Paint Your Wagon

Paint Your Wagon

Performed by the Everyman Company
Directed by Gemma Bodinetz
Everyman Theatre, Liverpool
Until 14 July 2018

Reviewed by Finvola Dunphy
Photograph by Jonathan Keenan

Having only ever heard of Paint Your Wagon through slightly frayed grapevines, what first attracted me to this show-stopping musical play were the writer/lyricist and musician, Alan Jay Lerner and Frederick Loewe. After the first song, with the audience gaily mouthing the words, I was thoroughly aware that this production was near and dear to people’s hearts.

The fantastic Everyman Company made thorough use of the stage with a digging ground and an elevated live band performed by arrangement with Music Theatre International (Europe) Limited. They plucked out all the beloved classics including, ‘Wand’rin’ Star.’

The first thing I look for in an American play is the actor’s ability to maintain the accent and the first thing I seek out in a musical theatre is instrumentation and vocalisation. To say I wasn’t disappointed is an understatement. The vocals sprang up from the ground level stage with strength and vivacity and the live band filled the auditorium throughout with one scene showcasing a talented violinist, Katie Foster, who elevated Lerner and Loewe’s note right off the page.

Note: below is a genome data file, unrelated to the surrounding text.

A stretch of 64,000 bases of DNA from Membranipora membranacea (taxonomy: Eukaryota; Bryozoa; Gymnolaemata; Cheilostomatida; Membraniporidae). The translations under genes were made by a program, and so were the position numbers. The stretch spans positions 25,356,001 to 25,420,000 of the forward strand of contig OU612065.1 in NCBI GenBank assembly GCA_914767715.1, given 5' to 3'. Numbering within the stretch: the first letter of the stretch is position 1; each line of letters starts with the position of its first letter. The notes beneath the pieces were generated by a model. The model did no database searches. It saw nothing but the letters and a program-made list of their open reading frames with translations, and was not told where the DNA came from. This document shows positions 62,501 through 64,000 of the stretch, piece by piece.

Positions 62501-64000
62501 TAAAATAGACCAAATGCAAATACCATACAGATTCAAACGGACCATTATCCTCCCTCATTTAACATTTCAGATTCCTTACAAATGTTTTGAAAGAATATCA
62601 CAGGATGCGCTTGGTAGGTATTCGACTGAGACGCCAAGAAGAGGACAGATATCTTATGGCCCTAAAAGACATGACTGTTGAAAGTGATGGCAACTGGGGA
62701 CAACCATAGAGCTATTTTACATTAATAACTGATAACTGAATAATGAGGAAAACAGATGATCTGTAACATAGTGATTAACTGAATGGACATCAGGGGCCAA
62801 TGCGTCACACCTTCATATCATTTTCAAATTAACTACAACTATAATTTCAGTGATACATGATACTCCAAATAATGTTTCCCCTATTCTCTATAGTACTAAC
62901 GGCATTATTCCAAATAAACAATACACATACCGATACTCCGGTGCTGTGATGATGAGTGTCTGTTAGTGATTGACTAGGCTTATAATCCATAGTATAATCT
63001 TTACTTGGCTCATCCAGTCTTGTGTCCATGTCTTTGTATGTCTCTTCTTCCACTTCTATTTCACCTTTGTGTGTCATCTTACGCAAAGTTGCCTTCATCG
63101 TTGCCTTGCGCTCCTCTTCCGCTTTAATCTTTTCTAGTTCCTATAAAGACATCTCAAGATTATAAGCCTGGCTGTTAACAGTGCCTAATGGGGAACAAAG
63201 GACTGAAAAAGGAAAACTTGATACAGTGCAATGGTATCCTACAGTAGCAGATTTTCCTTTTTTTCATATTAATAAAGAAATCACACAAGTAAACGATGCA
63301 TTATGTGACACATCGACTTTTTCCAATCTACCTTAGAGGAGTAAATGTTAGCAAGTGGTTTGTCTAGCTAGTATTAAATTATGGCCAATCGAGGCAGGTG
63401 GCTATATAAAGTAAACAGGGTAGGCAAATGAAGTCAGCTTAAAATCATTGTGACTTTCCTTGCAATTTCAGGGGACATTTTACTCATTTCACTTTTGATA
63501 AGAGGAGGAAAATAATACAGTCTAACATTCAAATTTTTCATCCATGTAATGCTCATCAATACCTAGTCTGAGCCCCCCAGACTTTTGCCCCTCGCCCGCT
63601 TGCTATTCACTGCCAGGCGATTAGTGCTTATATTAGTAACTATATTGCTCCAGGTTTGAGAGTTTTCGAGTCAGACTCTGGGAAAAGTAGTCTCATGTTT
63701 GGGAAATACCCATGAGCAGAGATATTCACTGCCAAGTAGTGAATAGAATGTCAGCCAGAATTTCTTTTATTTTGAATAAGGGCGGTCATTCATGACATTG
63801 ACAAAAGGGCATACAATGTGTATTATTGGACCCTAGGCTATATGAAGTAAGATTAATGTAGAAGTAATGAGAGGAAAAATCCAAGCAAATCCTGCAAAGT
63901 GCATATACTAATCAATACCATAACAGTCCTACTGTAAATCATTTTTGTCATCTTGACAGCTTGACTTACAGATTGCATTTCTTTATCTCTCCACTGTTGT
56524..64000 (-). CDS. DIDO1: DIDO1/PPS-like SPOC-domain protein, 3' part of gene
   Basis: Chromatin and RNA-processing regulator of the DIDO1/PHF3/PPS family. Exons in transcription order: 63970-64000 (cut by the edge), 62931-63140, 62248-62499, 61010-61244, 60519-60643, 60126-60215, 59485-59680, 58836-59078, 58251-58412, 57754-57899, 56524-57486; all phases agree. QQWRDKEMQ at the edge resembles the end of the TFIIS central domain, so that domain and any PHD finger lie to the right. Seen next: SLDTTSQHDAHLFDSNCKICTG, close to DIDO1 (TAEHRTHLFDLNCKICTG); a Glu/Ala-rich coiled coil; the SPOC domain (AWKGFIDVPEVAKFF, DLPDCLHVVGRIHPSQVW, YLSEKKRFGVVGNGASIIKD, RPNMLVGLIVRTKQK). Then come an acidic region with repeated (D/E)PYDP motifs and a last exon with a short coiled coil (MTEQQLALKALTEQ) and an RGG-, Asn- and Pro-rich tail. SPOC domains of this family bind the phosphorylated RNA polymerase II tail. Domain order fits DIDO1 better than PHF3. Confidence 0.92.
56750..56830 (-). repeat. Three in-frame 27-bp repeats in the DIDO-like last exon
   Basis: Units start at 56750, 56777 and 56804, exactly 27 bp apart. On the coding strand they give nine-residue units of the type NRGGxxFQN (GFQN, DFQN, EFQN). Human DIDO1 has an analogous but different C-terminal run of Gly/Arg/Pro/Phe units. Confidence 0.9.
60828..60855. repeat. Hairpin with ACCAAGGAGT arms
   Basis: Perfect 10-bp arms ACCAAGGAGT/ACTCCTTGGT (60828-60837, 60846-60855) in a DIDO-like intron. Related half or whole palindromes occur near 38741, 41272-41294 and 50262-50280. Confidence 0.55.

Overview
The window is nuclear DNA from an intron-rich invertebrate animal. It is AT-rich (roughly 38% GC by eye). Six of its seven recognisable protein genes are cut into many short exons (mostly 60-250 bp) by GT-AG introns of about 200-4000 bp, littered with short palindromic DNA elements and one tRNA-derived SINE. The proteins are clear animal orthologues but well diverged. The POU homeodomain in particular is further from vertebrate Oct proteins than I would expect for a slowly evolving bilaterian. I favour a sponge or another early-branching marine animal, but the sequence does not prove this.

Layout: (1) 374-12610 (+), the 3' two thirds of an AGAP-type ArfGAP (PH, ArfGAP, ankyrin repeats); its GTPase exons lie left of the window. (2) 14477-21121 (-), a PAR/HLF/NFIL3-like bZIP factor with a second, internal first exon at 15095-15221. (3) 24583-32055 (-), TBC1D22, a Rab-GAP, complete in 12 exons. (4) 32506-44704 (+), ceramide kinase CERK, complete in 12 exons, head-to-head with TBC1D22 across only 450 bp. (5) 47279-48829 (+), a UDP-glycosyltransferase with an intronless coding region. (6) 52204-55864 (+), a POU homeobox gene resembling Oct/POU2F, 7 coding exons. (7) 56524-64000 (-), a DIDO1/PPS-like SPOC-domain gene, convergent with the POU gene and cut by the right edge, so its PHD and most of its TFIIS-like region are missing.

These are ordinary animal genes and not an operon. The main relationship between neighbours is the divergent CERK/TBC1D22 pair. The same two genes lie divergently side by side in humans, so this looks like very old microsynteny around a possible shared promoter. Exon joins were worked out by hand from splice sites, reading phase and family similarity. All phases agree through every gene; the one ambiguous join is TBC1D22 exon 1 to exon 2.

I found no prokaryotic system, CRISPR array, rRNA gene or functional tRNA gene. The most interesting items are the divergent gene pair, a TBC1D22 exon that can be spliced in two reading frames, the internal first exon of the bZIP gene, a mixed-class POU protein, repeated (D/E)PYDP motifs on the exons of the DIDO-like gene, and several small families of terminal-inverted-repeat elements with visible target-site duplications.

Knowing that the story revolved around a sparsely populated mining town with very few women, I was hesitant to see how such issues would be handled. Gemma Bodinetz’s direction brought this 50s classic right up to the 21st Century while remaining true to its humility and heart. There were a few reversed gender roles which went down a storm with the howling audience as well as a reconstruction of the play’s sexual politics. Thankfully this only added to charm of such a homely and spritely rendition where no one actor stole the spotlight.

Instead, something altogether more satisfying took place in which a group of extremely versatile and talented actors with incredible voices came together in a harmony that is wholly necessary to convey this particular type of secluded society, creating an enchanting and charming experience.

The play certainly shines wand’rin’ starlight on issues surrounding the subjugation of women and class struggles that were rife in 1850s Gold Rush era in California. A standing ovation was the least the audience could give to these actors, who had brought them so much joy and excitement, so much so that almost every member was bopping and singing on their way out.

This production is a must-see if you want to experience both humour and heart, and you’ll definitely be off to paint your own wagon when you leave.

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